Antibiotics are used at specific doses for specific illnesses; it’s important to have as much information as possible on medications that you plan to store, so consider purchasing a hard copy of the latest Physician’s Desk Reference. This book comes out yearly and has lots of information that just about every medicine manufactured today. Online sources such as drugs.com are also useful, but consider a hard copy for your library. You never know when we might not have a functioning internet.
- Overuse can foster the spread of resistant bacteria, as you’ll remember from the salmonella outbreak in turkeys recently that made so many people ill.
- Potential allergic reactions may occur that could lead to anaphylactic shock (see the section on this topic earlier in this book).
- Making a diagnosis may be more difficult if you give antibiotics before you’re sure what medical problem you’re actually dealing with. The antibiotics might temporarily “mask” a symptom, which could cost you valuable time in determining the correct treatment.
You can see that judicious use of antibiotics, under your close supervision, is necessary to fully utilize their benefits. Discourage your family members from using these drugs without first consulting you.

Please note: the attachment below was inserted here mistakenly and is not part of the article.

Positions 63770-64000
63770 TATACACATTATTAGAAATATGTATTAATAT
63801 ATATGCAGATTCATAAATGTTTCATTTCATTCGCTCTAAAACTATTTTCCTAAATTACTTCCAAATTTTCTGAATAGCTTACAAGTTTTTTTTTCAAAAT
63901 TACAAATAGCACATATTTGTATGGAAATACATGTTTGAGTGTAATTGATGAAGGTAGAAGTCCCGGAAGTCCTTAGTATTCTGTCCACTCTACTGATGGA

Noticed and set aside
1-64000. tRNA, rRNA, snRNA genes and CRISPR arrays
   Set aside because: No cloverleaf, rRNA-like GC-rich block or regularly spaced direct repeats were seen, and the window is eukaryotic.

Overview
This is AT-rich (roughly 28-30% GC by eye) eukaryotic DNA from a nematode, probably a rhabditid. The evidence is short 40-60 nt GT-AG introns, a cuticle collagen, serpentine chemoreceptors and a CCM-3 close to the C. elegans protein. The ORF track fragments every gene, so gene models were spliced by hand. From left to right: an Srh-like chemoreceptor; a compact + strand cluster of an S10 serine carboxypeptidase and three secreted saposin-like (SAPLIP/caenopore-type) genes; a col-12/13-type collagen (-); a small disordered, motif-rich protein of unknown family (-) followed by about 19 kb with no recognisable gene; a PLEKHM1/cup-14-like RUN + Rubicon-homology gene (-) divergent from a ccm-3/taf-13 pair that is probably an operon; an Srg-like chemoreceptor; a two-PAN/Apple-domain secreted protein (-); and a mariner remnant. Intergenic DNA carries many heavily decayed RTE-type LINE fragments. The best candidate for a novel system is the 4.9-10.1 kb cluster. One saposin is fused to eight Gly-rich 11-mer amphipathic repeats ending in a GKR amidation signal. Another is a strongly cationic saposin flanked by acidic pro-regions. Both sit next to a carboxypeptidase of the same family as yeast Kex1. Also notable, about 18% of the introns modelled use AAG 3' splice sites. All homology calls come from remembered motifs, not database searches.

There are various others that you can choose such as Azithromycin, but these selections will give you the opportunity to treat many illnesses and have enough variety so that even those with Penicillin allergies with have options. Cephalexin, although not in the same drug family, has been quoted as having a 10% cross-reactivity rate with Penicillin. Let’s discuss how to approach the use of antibiotics by using an example.
Once you have identified Amoxicillin as your treatment of choice to treat your patient’s ear infection, you will want to determine the dosage. As Otitis Media often occurs in children, you might have to break a tablet in half or open the capsule to separate out a portion that would be appropriate. For Amoxicillin, you would give 20-50mg per kilogram of body weight (20-30mg/kg for infants less than four months old). This would be useful if you have to give the drug to a toddler less than 30 pounds. A common child’s dosage would be 250mg and a common maximum dosage for adults would be 500 mg. Luckily, these dosages (even in veterinary equivalents) are exactly how the commercially-made medications come in the bottle. Take this orally 3 times a day for 10 to 14 days (twice a day for infants).
There may be links in the post above that are “affiliate links.” This means if you click on the link and purchase the item, I will receive an affiliate commission, which does not affect the price you pay for the product. Regardless, I only recommend products or services I use personally and believe will add value to my readers.© Copyright 2011 The Survival Mom, All rights Reserved. Written For: The Survival Mom
Latest posts by The Survival Mom (see all)
- 9 Tips to Avoid the Summertime Prepping Slump - July 3, 2015
- 12 Tips for Living Out of Your Car - July 1, 2015
- 10 Tips For Bugging Out to the Country - June 27, 2015
- Food Storage Can Sizes: When to go big, when to go small - June 26, 2015
- Just in time shipping and your family’s survival - June 19, 2015